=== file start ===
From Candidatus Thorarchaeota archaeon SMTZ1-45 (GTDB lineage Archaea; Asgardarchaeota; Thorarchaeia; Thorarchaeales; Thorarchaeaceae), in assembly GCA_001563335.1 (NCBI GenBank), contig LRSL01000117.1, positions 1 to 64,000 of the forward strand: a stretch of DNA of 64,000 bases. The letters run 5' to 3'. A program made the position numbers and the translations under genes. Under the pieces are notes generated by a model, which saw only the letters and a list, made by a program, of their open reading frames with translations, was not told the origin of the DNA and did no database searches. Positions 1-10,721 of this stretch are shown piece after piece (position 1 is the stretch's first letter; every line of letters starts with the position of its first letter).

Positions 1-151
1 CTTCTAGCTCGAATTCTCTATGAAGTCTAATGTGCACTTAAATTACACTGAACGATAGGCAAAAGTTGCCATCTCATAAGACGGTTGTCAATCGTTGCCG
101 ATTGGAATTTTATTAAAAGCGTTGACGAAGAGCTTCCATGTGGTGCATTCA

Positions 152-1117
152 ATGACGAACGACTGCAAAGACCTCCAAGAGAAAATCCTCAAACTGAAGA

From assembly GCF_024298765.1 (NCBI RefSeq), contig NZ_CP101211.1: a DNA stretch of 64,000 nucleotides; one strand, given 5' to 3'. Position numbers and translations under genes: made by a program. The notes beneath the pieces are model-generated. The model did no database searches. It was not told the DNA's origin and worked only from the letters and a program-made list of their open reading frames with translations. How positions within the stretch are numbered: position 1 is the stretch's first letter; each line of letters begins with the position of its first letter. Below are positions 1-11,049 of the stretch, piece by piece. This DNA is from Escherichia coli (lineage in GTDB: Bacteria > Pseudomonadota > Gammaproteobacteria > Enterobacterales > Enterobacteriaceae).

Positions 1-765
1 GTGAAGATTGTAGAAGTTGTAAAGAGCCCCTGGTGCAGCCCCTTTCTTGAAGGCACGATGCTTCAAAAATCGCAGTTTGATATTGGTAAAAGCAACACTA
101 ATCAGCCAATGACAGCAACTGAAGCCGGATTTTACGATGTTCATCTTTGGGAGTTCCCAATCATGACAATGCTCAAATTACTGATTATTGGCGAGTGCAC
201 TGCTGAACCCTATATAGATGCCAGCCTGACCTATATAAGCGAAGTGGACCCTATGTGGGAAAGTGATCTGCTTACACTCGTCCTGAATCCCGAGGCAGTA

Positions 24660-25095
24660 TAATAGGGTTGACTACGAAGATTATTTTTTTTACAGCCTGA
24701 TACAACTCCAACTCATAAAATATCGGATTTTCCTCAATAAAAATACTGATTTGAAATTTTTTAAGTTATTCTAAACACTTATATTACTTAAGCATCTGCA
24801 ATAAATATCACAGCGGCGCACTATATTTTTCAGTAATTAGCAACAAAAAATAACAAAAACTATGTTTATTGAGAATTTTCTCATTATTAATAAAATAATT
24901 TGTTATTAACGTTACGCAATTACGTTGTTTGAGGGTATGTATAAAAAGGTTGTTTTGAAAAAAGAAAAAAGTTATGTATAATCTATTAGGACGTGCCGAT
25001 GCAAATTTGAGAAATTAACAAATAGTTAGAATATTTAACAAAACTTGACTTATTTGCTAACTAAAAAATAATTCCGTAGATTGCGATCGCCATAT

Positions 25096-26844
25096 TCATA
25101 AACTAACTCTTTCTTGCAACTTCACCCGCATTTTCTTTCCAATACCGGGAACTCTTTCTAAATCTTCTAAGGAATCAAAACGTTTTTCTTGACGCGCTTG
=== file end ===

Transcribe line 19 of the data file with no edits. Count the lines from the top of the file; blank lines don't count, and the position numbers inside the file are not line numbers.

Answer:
25096 TCATA